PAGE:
While visiting my friend in Bolivia, we took a little trip out to Cuzco for a few days. Thrilled at the prospect of seeing a world wonder, I was beside myself with excitement when the morning came to travel to Machu Picchu. Alana had already been there, so I was going this one alone. With almost no Spanish at my disposal and a gnawing fear of getting desperately lost and stranded somewhere overnight (although Machu Picchu wouldn’t be a bad place to get stuck), I set off with the most confidence I could scrape up and tried to navigate the bus schedules to get myself out there.
It was no easy task, which was surprising in a place swarming with English-speaking tourists, but I did figure it out and it was well worth it. I spent the day roaming the incredible green hills, marveling in Incan splendor and stretching out on the grassy steps alongside llamas, so the three hour ride home through Peruvian countryside was a welcome end to a long day. Because of landslides that covered the railroad tracks, the train ride from Machu Picchu back toward Cuzco is shorter and visitors to this world wonder enjoy a three hour van ride back to Cuzco instead of a straight train ride.
Until Benjamin McCloud* climbed aboard. I slid across the first bench seat and positioned myself against the window. An Irish guy named Martin sat next to me and on his right sat Benjamin McCloud. The bus ambled off and I got comfortable, chatting briefly with Martin about Gaelic. We’d been on the road a mere minute when Mr. McCloud turned to us and introduced himself. He was a professor of some kind of science at a highly acclaimed Boston university, and he had discovered a way to ween people off of glasses. After a few questions from Martin involving vision and some branch of nuclear physics, Mr. McCloud shifted topics.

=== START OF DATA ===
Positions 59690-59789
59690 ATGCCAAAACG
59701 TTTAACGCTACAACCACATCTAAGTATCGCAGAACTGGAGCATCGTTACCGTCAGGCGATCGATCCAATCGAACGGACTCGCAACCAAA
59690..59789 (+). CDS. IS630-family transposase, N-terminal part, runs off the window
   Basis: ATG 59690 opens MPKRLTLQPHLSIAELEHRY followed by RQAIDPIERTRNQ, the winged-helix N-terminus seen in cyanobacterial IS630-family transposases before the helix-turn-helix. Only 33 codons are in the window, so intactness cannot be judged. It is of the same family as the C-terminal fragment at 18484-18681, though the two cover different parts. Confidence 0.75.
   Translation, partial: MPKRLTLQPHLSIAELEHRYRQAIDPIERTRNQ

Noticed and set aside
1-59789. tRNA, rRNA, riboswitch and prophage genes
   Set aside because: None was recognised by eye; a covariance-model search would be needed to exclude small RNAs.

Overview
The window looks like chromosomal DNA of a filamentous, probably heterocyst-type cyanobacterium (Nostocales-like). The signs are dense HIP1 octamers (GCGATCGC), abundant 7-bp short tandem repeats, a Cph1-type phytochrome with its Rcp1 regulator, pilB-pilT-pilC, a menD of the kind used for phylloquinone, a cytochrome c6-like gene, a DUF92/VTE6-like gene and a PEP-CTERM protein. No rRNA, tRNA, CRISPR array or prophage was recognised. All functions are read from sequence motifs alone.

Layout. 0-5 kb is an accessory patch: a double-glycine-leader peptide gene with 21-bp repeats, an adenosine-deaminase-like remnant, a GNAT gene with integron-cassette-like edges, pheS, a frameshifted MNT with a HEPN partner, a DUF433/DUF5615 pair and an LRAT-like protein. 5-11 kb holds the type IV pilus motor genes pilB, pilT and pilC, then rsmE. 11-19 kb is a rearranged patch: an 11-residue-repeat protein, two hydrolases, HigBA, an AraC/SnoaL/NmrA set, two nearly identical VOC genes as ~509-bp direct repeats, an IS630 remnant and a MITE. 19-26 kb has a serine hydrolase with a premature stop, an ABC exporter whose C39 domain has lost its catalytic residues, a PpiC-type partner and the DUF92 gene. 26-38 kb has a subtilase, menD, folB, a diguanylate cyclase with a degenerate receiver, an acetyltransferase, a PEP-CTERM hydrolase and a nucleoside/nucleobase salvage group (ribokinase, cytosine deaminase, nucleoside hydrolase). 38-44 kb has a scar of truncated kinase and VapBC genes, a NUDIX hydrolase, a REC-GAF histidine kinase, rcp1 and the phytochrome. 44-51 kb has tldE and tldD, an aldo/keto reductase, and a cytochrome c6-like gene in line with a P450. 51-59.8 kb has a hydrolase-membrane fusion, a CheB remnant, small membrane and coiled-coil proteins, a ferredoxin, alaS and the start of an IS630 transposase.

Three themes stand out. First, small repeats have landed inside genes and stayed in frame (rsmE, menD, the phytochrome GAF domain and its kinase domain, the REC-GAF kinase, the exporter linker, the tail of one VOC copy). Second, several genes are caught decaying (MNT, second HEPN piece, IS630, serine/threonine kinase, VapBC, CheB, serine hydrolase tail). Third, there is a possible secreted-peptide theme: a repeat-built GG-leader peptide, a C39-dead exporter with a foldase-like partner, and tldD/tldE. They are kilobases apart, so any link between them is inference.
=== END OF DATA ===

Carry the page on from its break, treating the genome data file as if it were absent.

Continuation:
“I didn’t find what I wanted there, at Machu Picchu. I came all this way, and spent years of research…for nothing.” He hung his head, looking not unlike Indiana Jones had he failed to obtain the lost ark. I made the mistake of asking what he’d been looking for. I blame myself for what followed (all three hours of it).
“The architecture here is similar to architecture at Stonehenge, and a miniature stonehenge my son and I uncovered in Brazil. My theory…is that there was extraterrestrial involvement. You know, aliens. But I couldn’t prove it today. I couldn’t get close enough to see if the brickwork was similar.”
I silently cursed myself as he unleashed a barrage of bizzare memories. The stories that unfolded over the three hours included (but were certainly not limited to) the following theories and anecdotes:
1. Everything we have in the United States was shipped over the Atlantic by Viking prodigies. Mr. McCloud discovered this while he was relaxing in his New England den one evening and his television fell over. Behind the TV stood the Mothman, who led him out to his backyard woods where they uncovered a stone engraved with Viking symbols.
2. The Vikings, the Mothman, and the condor that inspires much of the Incan culture are all, in essence, Jesus. (And if you live in Alabama or Delaware, your state’s name means God, which actually may be true.)
3. An older McCloud was once kidnapped by Indians and brought into the woods (someone’s been reading too much Mary Rowlandson) where she discovered mystical blue lights that enabled her to predict earthquakes and other natural disasters. The blue lights were located under a waterfall.
4. Tecumseh was also able to see these lights.